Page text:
What Is Iodized Salt?

Iodized salt
Iodized salt. Bob Ingelhart / Getty Images

A salt additive that was created to help combat a health risk, has become a regular purchase for many people not only in the United States, but worldwide as well.

While we've been ingesting salt for millennia, adding iodine to table salt is a relatively recent undertaking, and the effects of using iodized salt have been discernible in cutting down on goiter, a condition characterized by a swollen thyroid gland, and other less prevalent problems, such as infertility and even birth defects.

Women who are iodine deficient have a harder time getting pregnant

Because the human body does not naturally produce iodine, and the thyroid needs the mineral to function properly, government agencies and scientists before World War I had been seeking a way to add iodine to people's diets. They decided that salt—the stuff that's on nearly everyone's table—was the ideal way to get Americans to ingest iodine.  

Introduction of Iodized Salt

The first boxes of iodized salt, made by the Morton Salt Co., appeared on supermarket shelves in Michigan on May 1, 1924. Michigan was one of a number of Midwest states in what was then called "the Goiter Belt." Michiganians didn't exactly embrace the new product, and people in neighboring states that also showed high concentrations of goiter didn't jump on the iodized salt bandwagon either. The federal government rejected an attempt to make iodized salt mandatory, and even today there is no requirement that Americans buy or consume iodized salt.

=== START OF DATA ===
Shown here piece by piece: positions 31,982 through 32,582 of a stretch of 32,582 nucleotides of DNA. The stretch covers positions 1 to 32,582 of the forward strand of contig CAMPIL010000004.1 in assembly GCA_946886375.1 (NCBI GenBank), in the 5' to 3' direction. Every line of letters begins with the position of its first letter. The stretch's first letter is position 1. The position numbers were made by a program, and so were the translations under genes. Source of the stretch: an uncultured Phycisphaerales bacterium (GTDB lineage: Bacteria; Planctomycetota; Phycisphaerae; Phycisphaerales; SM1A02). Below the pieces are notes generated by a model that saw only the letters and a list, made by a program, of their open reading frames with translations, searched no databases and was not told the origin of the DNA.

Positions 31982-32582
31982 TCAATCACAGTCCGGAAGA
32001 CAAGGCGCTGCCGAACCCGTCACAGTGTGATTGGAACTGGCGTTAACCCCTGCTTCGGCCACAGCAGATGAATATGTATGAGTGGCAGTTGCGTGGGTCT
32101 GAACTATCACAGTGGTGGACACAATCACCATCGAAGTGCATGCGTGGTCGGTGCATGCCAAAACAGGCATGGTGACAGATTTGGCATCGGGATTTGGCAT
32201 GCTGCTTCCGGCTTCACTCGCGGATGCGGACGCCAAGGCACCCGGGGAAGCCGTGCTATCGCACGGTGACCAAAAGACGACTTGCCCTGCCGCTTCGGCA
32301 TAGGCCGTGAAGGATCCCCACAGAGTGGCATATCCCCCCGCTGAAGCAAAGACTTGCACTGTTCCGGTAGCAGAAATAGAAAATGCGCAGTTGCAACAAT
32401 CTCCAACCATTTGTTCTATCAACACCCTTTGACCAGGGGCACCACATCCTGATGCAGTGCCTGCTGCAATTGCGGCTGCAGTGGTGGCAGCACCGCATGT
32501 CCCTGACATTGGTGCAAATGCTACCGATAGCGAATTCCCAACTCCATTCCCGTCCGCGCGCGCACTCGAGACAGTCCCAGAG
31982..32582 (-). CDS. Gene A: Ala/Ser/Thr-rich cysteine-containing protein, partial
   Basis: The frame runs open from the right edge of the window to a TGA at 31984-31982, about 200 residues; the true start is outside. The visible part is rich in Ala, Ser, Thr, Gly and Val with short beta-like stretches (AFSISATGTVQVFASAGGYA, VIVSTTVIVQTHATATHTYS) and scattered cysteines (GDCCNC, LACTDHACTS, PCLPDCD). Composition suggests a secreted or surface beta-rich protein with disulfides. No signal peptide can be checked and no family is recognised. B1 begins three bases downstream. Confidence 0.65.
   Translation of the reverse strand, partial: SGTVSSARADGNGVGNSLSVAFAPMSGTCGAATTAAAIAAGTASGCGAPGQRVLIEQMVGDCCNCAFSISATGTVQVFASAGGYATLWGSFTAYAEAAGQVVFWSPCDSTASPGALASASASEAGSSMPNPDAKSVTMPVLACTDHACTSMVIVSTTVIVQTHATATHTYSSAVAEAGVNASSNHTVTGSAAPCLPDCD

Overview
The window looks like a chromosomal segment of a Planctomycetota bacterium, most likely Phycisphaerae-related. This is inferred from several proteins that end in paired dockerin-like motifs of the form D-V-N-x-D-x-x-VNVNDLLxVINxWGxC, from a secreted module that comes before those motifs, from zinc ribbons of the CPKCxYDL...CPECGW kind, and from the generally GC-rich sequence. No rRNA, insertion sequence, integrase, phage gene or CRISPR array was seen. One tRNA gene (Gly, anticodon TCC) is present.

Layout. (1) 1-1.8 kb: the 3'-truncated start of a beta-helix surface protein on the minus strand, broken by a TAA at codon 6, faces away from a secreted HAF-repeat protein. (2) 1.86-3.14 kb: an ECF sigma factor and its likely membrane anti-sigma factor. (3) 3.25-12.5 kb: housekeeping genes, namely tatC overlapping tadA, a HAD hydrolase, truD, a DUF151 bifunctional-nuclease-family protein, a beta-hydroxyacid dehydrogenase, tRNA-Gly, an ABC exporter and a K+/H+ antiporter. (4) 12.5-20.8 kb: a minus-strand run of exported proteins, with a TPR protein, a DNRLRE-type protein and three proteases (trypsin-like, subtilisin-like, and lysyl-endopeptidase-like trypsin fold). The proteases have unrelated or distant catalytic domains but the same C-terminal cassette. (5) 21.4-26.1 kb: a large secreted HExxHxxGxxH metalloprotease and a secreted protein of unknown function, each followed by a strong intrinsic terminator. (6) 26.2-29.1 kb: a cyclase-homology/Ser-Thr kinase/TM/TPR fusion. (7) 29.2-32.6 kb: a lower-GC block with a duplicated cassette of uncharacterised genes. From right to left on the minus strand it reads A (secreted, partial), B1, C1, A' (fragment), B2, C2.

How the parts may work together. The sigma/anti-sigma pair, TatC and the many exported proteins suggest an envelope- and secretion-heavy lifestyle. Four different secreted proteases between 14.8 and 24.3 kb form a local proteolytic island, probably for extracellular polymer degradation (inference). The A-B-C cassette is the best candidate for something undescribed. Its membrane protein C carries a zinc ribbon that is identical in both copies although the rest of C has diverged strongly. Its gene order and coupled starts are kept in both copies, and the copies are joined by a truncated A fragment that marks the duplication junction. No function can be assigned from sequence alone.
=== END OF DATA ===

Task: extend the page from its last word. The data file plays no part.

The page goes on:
However, the number of goiter cases dropped precipitously after iodized salt became available.

Sea Salt

What about iodized sea salt? Most commercial salt is made from rock salt that comes from underground salt mines. But sea salt, which is harvested by evaporating pools of seawater, is an increasingly popular type of salt.

Chemically, sea salt and rock salt are the same, and iodine doesn't occur naturally in either one. Some manufacturers add iodine to sea salt, just as they do for ordinary iodized salt. Just check the label to be sure.

Dietary Changes

A change in Americans' diets has lessened the need to rely on iodized salt for iodine. Eat sushi? There's plenty of iodine in that seaweed wrapper that binds your rice and fish. Speaking of fish, cod, and tuna, even canned tuna, contain plenty of iodine. Shrimp and other seafood also are good sources of the mineral. Cage-free eggs can add iodine to your diet, cutting down the need for iodized salt.

Rest of the World

While Americans have always had a choice of iodized versus regular table salt, the rest of the world seems to have fallen into the iodized salt camp—particularly low and moderate income countries in South America, the former Soviet bloc, and Africa. Not surprisingly, those nations still have large numbers of people who suffer from goiter.

Italy and Spain have laws on the books that require iodized salt, but enforcement is lax.